15. Constrained space camera assembly

    DOEpatents

    Heckendorn, Frank M.; Anderson, Erin K.; Robinson, Casandra W.; Haynes, Harriet B.

    1999-01-01

    A constrained space camera assembly which is intended to be lowered through a hole into a tank, a borehole or another cavity. The assembly includes a generally cylindrical chamber comprising a head and a body and a wiring-carrying conduit extending from the chamber. Means are included in the chamber for rotating the body about the head without breaking an airtight seal formed therebetween. The assembly may be pressurized and accompanied with a pressure sensing means for sensing if a breach has occurred in the assembly. In one embodiment, two cameras, separated from their respective lenses, are installed on a mounting apparatus disposed in the chamber. The mounting apparatus includes means allowing both longitudinal and lateral movement of the cameras. Moving the cameras longitudinally focuses the cameras, and moving the cameras laterally away from one another effectively converges the cameras so that close objects can be viewed. The assembly further includes means for moving lenses of different magnification forward of the cameras.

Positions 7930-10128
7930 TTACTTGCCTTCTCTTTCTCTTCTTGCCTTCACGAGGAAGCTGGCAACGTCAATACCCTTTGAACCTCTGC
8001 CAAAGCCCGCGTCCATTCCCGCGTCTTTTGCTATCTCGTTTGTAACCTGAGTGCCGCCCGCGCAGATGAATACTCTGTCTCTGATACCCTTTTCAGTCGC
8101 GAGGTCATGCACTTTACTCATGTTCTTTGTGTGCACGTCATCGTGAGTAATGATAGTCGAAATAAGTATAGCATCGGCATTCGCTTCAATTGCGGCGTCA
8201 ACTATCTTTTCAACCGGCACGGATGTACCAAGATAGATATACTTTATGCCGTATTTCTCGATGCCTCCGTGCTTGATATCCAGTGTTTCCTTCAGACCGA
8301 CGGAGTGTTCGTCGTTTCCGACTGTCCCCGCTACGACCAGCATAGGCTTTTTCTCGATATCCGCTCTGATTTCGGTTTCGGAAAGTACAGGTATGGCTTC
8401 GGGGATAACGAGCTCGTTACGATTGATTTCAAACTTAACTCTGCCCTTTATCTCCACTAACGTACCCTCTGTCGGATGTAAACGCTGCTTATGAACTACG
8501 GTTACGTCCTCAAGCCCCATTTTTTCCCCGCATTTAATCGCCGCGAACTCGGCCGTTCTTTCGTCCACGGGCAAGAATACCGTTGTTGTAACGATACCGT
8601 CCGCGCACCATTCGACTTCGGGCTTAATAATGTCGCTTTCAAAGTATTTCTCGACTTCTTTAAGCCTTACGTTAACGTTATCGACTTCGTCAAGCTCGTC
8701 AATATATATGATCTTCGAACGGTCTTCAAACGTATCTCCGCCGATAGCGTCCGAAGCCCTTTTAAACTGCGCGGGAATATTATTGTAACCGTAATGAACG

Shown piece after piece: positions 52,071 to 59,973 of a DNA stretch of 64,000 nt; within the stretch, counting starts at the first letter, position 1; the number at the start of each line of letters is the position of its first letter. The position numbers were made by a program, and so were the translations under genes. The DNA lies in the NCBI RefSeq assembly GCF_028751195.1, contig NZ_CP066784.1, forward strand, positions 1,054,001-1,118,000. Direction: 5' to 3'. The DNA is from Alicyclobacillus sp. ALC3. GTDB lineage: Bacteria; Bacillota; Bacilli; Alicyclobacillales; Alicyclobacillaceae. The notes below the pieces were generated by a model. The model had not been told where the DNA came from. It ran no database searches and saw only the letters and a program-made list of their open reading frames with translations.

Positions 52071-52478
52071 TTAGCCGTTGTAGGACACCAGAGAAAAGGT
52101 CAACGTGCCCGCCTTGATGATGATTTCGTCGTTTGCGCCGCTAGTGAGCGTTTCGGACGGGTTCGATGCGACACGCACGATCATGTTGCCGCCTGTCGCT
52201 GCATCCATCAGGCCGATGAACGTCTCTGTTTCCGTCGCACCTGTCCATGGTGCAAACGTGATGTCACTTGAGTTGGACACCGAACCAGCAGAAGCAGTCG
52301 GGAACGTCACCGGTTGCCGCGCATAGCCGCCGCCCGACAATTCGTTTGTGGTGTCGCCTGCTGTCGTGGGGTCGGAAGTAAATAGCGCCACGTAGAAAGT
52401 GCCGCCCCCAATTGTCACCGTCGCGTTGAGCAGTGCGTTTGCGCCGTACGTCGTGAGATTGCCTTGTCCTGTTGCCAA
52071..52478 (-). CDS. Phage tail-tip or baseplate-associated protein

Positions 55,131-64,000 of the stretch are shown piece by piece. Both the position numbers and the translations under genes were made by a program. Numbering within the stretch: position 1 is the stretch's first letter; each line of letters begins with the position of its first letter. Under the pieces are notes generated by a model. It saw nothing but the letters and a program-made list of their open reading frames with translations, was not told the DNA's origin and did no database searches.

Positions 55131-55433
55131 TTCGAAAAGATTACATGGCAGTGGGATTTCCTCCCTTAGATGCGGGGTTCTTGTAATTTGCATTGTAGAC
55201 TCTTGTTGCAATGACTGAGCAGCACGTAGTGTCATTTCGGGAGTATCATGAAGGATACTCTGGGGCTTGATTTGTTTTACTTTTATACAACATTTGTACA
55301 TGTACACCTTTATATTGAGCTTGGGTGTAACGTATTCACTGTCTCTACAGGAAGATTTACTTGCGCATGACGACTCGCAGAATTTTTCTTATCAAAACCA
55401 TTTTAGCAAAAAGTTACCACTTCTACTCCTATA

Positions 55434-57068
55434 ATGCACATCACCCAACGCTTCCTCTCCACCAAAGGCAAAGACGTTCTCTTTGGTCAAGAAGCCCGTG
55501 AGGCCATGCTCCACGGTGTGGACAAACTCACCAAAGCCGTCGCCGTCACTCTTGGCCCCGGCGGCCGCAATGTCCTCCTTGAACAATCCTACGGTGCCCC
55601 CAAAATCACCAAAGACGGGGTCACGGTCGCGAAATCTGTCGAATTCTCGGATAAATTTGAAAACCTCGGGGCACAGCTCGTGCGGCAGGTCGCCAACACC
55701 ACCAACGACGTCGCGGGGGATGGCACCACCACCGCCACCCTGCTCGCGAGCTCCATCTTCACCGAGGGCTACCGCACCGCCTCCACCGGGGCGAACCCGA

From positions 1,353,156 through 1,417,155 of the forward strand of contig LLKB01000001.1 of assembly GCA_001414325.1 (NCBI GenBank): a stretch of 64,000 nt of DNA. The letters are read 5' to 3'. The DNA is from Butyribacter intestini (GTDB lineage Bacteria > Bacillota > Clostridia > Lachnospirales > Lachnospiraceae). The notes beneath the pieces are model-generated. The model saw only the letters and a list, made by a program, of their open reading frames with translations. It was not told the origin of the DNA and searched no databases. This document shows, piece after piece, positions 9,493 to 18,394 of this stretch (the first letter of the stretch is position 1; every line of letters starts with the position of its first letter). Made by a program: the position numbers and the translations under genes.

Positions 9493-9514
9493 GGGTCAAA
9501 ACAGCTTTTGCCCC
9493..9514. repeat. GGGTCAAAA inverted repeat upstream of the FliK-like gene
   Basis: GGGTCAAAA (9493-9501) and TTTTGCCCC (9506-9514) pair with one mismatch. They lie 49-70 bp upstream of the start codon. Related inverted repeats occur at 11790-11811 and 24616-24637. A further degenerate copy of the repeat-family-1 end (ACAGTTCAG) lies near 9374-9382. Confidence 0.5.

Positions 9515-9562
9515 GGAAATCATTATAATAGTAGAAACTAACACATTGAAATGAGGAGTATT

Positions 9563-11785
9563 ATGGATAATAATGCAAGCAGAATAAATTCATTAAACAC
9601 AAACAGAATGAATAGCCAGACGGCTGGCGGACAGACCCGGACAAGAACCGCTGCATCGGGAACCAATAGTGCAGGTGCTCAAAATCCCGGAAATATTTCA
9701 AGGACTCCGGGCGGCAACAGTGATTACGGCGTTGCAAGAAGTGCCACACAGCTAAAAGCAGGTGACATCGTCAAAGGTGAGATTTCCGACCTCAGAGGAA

16. Modeling Viral Capsid Assembly

    PubMed Central

    2014-01-01

    I present a review of the theoretical and computational methodologies that have been used to model the assembly of viral capsids. I discuss the capabilities and limitations of approaches ranging from equilibrium continuum theories to molecular dynamics simulations, and I give an overview of some of the important conclusions about virus assembly that have resulted from these modeling efforts. Topics include the assembly of empty viral shells, assembly around single-stranded nucleic acids to form viral particles, and assembly around synthetic polymers or charged nanoparticles for nanotechnology or biomedical applications. I present some examples in which modeling efforts have promoted experimental breakthroughs, as well as directions in which the connection between modeling and experiment can be strengthened. PMID:25663722

  17. Superconductive radiofrequency window assembly

    DOEpatents

    Phillips, H.L.; Elliott, T.S.

    1998-05-19